Here are some reviews of films coming out at the theater this week as well as others that may be in theaters or newly on home video.
Opening: Jun. 26, 2020
Wide (United States)
Limited (United States)
- Excerpt: Brian Welsh’s timely film celebrates civil disobedience through a coming-of-age lens at a time when authoritarianism is on the rise and the youngest generation is at the forefront of the human rights battle… The moving, central heartbeat of “Beats” is how Welsh lets us see Spanner through Johnno’s eyes.
- Excerpt: Beats captures the highs and lows, the simultaneous hope and desolation, and, most of all, the wild, anarchic freedom of youth and having no idea what you’re doing, but plowing full speed ahead, consequences be damned.
- Excerpt: Mixing the high stakes, small town politics of “Welcome to Mooseport” with the farmland morals (and sucker punch twist) of …“Promised Land”…“Irresistible” is just too been-there-done-that to have much relevance.
- Excerpt: Jon Stewart wraps a critique of America’s divisive and money-saturated electoral system inside a political comedy…but he forgot the comedy.
2020 Films In Theaters Now In Select Areas
And Then We Danced
Da 5 Bloods
End of Sentence
The Vast of Night
The Way Back
9to5: The Story of a Movement
- Excerpt: Bognar and Reichert tell the story with great sympathy while placing it in the context of wider social changes.
- Excerpt: One former gymnast says, “The line between tough coaching and abuse gets blurred.” This may be what it takes to win gold at the Olympics, but is it worth the cost?
- Excerpt: Axone is a very important film, but what helps it is that is never feels like an important film while you’re watching it, and exploring everyday life in India from a unique perspective.
Eurovision Song Contest: The Story of Fire Saga
- Excerpt: Along with his ‘Funny or Die’ writing colleague Andrew Steele, Ferrell aces several inspired running jokes including one paying homage to “Elf.”
Even When I Fall
- Excerpt: An incredibly inspiring story about two young women who come back from dehumanizing experiences to advocate for change. A film of great grace, dignity, beauty, and power.
John Lewis: Good Trouble
- Excerpt: a portrait in courage that pairs the past with the present.
The Last Tree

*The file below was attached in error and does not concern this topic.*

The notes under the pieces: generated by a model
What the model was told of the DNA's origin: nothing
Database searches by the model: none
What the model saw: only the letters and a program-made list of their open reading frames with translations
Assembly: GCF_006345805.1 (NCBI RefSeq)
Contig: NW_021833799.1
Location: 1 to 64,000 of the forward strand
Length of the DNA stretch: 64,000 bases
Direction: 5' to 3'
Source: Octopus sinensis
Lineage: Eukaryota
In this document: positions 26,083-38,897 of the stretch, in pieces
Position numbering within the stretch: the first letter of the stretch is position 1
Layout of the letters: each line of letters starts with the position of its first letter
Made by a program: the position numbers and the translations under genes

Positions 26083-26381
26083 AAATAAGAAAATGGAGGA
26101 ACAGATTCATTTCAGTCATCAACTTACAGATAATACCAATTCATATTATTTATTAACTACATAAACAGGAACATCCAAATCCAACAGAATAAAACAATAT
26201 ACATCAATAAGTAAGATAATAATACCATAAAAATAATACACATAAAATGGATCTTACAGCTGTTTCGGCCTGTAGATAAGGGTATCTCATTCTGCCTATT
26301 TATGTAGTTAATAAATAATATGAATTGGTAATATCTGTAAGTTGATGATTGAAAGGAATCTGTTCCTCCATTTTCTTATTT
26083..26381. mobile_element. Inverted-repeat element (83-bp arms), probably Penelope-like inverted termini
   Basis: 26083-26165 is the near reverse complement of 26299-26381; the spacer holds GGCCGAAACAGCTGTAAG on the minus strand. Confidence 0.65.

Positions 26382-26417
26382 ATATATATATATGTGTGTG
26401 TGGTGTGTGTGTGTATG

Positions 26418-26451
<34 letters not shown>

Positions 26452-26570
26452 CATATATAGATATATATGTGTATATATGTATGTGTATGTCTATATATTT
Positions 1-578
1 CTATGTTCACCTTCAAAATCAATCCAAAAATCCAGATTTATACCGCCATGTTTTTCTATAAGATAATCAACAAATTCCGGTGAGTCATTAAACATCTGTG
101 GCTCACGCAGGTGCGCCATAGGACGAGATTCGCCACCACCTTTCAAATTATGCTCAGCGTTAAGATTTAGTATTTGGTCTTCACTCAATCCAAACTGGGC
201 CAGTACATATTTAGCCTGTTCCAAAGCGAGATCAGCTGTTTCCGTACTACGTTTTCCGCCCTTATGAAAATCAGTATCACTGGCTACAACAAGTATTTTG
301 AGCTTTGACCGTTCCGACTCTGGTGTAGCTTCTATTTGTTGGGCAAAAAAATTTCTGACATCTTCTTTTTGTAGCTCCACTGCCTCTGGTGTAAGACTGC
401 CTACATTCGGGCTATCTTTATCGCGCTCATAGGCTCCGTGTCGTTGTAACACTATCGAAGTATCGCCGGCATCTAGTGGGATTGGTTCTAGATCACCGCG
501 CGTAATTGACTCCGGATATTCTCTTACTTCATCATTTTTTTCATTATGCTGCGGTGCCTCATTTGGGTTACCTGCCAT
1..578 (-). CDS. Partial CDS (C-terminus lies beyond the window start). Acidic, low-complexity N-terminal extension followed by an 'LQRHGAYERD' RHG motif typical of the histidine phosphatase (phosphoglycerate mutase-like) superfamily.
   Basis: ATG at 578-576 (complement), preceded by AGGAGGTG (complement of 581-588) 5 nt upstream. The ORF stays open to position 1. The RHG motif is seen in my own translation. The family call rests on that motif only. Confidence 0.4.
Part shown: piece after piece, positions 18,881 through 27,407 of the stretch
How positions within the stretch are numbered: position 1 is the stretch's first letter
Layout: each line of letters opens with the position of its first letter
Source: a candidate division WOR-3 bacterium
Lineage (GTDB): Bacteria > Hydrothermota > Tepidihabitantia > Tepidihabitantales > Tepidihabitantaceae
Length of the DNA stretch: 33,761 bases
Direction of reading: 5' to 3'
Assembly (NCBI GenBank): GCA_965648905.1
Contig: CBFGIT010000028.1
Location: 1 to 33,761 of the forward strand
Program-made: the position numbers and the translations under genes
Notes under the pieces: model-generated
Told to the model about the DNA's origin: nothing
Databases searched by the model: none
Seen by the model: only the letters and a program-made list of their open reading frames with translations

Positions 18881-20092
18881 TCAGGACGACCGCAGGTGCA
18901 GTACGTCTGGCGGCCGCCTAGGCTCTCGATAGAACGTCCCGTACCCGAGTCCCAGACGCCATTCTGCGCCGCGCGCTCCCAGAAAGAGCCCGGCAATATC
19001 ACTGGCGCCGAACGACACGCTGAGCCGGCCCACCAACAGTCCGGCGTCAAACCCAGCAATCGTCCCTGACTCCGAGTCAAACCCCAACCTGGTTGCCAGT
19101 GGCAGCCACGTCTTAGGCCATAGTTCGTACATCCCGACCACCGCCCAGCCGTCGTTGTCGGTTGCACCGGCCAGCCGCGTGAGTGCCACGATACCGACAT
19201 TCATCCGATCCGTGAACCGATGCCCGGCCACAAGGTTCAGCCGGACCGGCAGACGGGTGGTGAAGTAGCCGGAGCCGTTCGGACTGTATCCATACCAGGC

- Excerpt: An astonishingly beautiful coming-of-age story of startling specificity and intense intimacy, yet universal in its compassionate depiction of a child’s perspective dawning on mature self-awareness.
- Excerpt: A beautiful cinematic experience, delicately subtle and bursting with a gorgeous sense of place and character. There is wonderful intimate suspense in every moment of Nicole Beharie’s performance.
- Excerpt: Despite a compelling narrative and absorbing period details and setting, the film is too rushed to make the necessary impact.
- Excerpt: A “family” comedy about nuclear terrorism, the incompetent CIA agent on the case, and his 9-year-old sidekick. Desperately unfunny, thoroughly misjudged. We are in the worst and the dumbest timeline.
The Postcard Killings
- Excerpt: A grizzly serial killer thriller that’s not too exciting on film even if it might have been in the book.
- Excerpt: The bucolic setting of the summer place contrasts with life moving on in uncharted directions.
Vampire Burt’s Serenade
- Excerpt: Who would have guessed that someday Kevin Richardson would be working with even weaker material than he did when he was in the Backstreet Boys?
- Excerpt: A predictable gangster family revenge film makes good.
- Excerpt: The final product feels like more of an interesting and beautifully filmed anecdote than compelling political and human drama.
You Should Have Left
- Excerpt: The film is perfectly watchable, mostly due to Kevin Bacon’s performance, but it’s simplistic story leads into a mediocre and forgettable experience.
- Excerpt: In turns hilarious and horrifying, The Kingmaker is a combination The Tigress in Winter and Lady Macbeth’s Revenge.